Petersen and Lupton focus critically on the new public health, assessing its implications for the concepts of self, embodiment and citizenship. They argue that the new public health is used as a source of moral regulation and for distinguishing between self and other. They also explore the implications of modernist belief in the power of science and the ability of experts to solve problems through rational administrative means that underpin the strategies and rhetoric of the new public health.
Poststructuralism, Citizenship and Social Policy shows how poststructuralist ideas can be usefully applied in the areas of welfare, health, education and science and technology policy, making particular reference to the theme of citizenship. The impact of poststructuralism on thinking in the social sciences and humanities over the last decade has been profound. However, to date, there has been little systematic analysis of the implications of poststructuralism for the critical analysis of social policy. Poststructuralism, Citizenship and Social Policy will provide essential reading for students and researchers working in the areas of welfare studies, the sociology of health and medicine, political studies, social work, social administration and education.
Postmodernism and poststructuralism have undermined the assumptions upon which established identities have been constructed, such as the concept of stable bodies and stable selves. Sex, gender, sexuality and race are no longer viewed as merely descriptive aspects of experience but also as constructions of identity. Drawing on current debates in postmodern feminism, feminist philosophy of science, anti-racist/postcolonial studies and queer theory, this book considers the way in which discourse fabricates the ideal' male body, sexual identity and sexual politics. Alan Petersen explores the possibilities of developing new models of identity not so closely linked to the sex/gender system and examines the prospects of creating a new or reconceptualized identity politics.
In our post-welfare society, health is increasingly viewed as a commodity and individuals are defined as 'health care consumers'. At the same time, the notion that the state should care for the health of its citizens is being replaced by an expectation that citizens should play a more active role in caring for themselves. These developments are by no means uncontentious. Consuming Health explores the diverse meanings and applications of the term 'consumer' in the field of health care and the implications for policy-making, health care delivery and experiences of health care. Contributors are well-known innovative researchers and lecturers from the Australia, the UK and Canada. Between them they cover a wide range of topics - from the medicalisation of the menopause to the participation of consumer groups in the national policy process - to create an original and thought-provoking text for students and practitioners in the field of health care.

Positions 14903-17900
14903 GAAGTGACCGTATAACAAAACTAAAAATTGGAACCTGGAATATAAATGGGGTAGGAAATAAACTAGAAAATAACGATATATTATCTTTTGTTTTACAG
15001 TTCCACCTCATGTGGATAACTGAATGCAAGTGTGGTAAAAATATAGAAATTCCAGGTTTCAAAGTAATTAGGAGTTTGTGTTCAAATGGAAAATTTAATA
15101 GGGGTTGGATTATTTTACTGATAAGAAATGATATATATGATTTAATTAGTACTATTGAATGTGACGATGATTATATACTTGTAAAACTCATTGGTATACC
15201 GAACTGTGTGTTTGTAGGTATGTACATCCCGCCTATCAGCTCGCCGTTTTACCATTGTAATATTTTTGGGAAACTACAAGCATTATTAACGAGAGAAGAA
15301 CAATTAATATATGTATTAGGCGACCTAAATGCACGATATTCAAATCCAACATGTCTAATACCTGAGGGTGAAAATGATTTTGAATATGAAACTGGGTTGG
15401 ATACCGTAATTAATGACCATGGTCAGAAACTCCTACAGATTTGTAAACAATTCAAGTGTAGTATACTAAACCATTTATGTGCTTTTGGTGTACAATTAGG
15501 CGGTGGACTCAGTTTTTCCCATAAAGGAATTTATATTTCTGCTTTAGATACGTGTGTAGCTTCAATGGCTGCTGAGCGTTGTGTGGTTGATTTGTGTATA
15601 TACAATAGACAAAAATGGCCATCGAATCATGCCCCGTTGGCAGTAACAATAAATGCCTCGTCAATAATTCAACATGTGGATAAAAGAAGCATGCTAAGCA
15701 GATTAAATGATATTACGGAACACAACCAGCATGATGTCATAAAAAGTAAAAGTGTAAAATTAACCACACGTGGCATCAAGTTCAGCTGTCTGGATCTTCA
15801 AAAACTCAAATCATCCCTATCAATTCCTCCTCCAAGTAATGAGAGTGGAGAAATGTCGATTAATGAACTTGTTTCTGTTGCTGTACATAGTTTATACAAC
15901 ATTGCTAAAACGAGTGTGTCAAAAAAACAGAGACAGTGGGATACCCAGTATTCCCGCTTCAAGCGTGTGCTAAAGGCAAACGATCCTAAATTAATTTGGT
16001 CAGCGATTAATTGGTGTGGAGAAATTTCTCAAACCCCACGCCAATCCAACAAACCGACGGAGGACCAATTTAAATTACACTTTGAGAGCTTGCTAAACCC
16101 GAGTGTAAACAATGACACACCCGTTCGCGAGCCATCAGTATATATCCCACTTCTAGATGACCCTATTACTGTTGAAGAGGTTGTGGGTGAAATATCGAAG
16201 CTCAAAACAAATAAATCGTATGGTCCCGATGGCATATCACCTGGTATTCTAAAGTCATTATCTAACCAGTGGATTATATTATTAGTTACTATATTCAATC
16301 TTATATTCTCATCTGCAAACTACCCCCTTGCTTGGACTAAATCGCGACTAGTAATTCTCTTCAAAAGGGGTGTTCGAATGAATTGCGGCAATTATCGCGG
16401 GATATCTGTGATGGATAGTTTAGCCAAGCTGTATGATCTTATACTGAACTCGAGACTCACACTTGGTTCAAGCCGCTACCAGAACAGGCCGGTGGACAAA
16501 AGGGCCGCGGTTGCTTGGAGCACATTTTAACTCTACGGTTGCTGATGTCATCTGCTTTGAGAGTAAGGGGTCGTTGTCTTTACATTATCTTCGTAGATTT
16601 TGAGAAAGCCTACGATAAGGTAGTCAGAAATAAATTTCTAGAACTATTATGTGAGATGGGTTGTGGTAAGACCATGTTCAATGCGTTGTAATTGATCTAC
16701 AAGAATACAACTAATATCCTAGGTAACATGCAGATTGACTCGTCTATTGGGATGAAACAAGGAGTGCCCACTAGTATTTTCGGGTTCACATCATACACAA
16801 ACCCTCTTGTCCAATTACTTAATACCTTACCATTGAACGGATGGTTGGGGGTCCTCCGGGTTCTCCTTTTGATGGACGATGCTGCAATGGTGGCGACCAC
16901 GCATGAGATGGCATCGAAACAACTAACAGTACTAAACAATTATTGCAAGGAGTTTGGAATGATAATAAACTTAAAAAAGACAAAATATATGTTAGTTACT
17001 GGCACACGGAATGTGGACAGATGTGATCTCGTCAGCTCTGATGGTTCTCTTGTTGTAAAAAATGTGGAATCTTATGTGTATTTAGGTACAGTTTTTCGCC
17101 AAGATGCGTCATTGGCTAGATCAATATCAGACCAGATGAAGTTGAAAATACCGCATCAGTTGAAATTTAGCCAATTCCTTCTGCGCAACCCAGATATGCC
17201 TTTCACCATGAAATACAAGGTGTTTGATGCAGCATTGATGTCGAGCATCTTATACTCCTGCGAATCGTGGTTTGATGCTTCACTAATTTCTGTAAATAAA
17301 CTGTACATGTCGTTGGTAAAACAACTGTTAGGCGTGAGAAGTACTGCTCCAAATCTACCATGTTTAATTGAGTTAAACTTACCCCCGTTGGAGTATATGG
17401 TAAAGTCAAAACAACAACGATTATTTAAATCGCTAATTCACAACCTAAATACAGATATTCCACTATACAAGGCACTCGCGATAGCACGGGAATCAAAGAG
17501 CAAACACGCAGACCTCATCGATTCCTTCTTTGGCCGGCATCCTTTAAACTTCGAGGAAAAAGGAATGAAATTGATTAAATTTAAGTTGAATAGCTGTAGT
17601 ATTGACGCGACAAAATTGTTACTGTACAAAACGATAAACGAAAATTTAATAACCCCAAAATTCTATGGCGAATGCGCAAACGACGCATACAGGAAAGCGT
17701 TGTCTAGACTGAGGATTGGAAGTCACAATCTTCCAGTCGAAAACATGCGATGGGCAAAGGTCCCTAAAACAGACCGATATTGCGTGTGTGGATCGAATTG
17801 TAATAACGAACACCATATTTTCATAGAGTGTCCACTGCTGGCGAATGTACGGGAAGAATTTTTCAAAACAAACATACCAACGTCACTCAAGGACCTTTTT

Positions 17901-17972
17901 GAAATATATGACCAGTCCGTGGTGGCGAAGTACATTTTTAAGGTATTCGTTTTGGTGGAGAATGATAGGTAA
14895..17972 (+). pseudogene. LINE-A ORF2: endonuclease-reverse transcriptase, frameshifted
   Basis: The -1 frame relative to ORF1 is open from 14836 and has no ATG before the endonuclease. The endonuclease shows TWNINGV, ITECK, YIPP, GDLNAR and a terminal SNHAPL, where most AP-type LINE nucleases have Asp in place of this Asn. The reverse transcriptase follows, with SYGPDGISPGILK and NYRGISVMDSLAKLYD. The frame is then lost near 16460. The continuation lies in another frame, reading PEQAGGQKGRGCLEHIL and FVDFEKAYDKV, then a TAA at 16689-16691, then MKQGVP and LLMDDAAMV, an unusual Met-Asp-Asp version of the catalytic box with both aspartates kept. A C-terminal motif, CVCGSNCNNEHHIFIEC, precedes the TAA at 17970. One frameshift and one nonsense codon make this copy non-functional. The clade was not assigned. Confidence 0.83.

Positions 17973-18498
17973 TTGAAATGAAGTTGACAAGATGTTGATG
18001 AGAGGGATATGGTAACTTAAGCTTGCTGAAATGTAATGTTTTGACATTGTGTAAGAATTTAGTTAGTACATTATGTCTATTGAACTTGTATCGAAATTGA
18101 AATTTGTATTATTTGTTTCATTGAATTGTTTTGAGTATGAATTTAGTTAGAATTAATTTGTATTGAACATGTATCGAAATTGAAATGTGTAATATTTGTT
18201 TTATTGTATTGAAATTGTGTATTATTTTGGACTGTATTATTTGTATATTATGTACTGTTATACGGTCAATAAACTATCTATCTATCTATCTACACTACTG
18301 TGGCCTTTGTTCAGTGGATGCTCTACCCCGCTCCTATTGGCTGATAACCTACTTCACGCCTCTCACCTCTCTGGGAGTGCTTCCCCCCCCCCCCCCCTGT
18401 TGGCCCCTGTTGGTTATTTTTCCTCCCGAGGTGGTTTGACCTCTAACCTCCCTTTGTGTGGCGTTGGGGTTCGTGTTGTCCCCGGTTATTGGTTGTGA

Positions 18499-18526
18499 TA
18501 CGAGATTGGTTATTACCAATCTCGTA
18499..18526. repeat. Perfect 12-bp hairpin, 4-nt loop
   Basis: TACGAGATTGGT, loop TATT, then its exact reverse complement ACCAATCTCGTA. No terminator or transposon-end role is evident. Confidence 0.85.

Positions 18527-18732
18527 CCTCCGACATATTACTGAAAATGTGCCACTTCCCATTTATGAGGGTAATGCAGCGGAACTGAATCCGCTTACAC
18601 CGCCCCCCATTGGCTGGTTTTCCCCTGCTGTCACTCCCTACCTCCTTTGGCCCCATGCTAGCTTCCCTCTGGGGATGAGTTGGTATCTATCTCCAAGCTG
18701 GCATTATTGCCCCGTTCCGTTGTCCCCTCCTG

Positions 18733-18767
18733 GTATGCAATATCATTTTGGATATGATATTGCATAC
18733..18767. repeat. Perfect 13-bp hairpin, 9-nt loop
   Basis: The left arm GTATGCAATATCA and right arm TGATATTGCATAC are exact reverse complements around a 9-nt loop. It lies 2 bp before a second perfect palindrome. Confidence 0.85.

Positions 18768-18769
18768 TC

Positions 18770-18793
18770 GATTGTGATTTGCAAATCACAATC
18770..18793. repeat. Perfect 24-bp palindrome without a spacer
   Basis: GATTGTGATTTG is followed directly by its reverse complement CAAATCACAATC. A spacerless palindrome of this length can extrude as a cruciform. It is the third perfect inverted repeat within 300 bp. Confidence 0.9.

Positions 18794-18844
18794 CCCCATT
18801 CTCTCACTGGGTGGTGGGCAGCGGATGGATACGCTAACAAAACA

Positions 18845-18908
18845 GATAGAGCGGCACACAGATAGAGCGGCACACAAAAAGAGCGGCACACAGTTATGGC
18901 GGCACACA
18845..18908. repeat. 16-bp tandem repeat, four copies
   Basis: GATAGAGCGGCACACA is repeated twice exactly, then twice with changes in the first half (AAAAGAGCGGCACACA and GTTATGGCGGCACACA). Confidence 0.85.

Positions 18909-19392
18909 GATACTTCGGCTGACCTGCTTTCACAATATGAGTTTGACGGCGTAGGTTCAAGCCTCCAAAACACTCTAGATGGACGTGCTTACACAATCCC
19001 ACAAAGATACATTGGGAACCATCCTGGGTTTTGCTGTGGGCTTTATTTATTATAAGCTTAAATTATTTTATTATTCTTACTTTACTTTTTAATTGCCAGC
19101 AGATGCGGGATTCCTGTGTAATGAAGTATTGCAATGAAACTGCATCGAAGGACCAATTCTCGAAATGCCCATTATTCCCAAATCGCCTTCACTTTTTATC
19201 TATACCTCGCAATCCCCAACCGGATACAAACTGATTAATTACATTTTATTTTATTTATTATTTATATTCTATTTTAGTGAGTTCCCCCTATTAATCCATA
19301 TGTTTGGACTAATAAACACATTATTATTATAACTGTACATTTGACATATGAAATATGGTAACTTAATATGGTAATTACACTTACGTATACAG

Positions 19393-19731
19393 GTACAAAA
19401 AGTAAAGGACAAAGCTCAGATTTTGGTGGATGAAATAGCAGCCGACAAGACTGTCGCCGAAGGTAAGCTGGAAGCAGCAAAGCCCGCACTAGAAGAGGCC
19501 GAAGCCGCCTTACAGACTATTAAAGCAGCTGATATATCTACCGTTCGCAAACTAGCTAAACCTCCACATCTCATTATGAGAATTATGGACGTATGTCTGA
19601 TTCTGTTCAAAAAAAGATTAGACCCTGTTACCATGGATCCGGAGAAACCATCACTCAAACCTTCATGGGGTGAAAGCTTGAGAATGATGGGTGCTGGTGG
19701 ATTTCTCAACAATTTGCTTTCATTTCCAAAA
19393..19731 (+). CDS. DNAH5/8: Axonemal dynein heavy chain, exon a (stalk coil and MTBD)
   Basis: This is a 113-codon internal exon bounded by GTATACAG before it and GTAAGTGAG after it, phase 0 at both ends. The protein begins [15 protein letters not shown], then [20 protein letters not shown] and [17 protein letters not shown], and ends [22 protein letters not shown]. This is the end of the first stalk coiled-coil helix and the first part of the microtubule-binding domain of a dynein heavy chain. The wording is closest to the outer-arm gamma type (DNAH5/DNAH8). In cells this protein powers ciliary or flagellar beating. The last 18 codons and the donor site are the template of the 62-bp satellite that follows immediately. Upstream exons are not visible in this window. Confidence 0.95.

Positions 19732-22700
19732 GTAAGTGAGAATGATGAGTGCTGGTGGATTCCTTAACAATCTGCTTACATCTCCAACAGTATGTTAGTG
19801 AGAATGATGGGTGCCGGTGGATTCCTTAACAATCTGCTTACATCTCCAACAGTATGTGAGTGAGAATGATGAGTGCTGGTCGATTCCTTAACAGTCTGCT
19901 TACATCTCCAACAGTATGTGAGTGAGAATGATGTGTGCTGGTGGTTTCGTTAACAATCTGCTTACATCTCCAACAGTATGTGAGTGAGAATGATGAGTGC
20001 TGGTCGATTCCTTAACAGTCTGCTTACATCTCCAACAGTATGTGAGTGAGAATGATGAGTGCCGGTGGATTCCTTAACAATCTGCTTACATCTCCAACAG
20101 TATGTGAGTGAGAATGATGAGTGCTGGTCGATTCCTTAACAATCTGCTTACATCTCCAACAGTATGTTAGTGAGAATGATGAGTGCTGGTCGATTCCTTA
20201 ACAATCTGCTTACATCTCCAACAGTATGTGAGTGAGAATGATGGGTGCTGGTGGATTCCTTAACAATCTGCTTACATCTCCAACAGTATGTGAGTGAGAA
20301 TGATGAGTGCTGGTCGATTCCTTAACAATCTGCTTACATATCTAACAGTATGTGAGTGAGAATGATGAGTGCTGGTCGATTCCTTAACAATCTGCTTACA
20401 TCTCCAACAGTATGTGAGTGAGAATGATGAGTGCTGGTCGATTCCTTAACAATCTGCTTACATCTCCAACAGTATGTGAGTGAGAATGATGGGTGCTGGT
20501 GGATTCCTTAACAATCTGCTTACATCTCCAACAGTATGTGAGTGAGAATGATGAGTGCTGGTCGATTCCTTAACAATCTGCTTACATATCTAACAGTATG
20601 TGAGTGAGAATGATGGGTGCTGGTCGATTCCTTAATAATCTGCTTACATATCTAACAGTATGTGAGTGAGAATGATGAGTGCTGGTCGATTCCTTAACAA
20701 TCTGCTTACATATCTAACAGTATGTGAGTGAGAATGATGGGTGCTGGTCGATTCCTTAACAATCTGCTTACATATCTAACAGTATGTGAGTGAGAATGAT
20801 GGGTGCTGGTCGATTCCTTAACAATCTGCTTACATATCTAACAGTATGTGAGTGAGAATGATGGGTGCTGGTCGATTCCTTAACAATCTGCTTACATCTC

The reception of Michel Foucault's work in the social sciences and humanities has been phenomenal. Foucault's concepts and methodology have encouraged new approaches to old problems and opened up new lines of enquiry. This book assesses the contribution of Foucault's work to research and thinking in the area of health and medicine, and shows how key researchers in the sociology of health and illness are currently engaging with his ideas. Foucault, Health and Medicine explores such important issues as: Foucault's concept of 'discourse', the critique of the 'medicalization' thesis, the analysis of the body and the self, Foucault's concept of 'bio-power' in the analysis of health education, the...
Focusing on inequalities in health and illness, healthcare and prevention, this work presents contemporary perspectives and empirical evidence in the sociology of health and the social relationships which shape health status.
The rapid advancement of genetic science, fuelled by the Human Genome Project and other related initiatives, promises a new kind of public health practice based on the pre-detection of disease according to calculations of genetic risk. This book by two well-known sociologists: * explores the implications of the new genetics for public health as a body of knowledge and a domain of practice * assesses the impact of new genetic information and technologies on conceptions of health, illness, embodiment, self and citizenship * critically examines the complex discourses surrounding human genetics and public health. The New Genetics and The Public's Health addresses the emerging social and political consequences of the new genetics and provides a stimulating critique of current research and practice in public health.
Why is there currently such strong academic and popular interest in ‘the body’ in contemporary societies? What factors shape our conceptions of the body, its naturalness, health and normality? What is the mind-body dualism and why should it matter? This book examines these and other body questions from a critical socio-cultural perspective. In particular, it shows how conceptions of the body are affected by processes of individualization, medicalization and commodification. Chapters discuss the impact of new biomedical technologies on the notion of the natural body, efforts to reshape and perfect the body, the role of the media in ‘framing’ body issues, processes of body classification, the impact of consumerism on concepts of health, healing and self-care, and the implications of theoretical and practical efforts to ‘integrate’ mind and body. This book will be an invaluable source for those seeking to understand the social, cultural and political significance of ‘the body’ in contemporary society.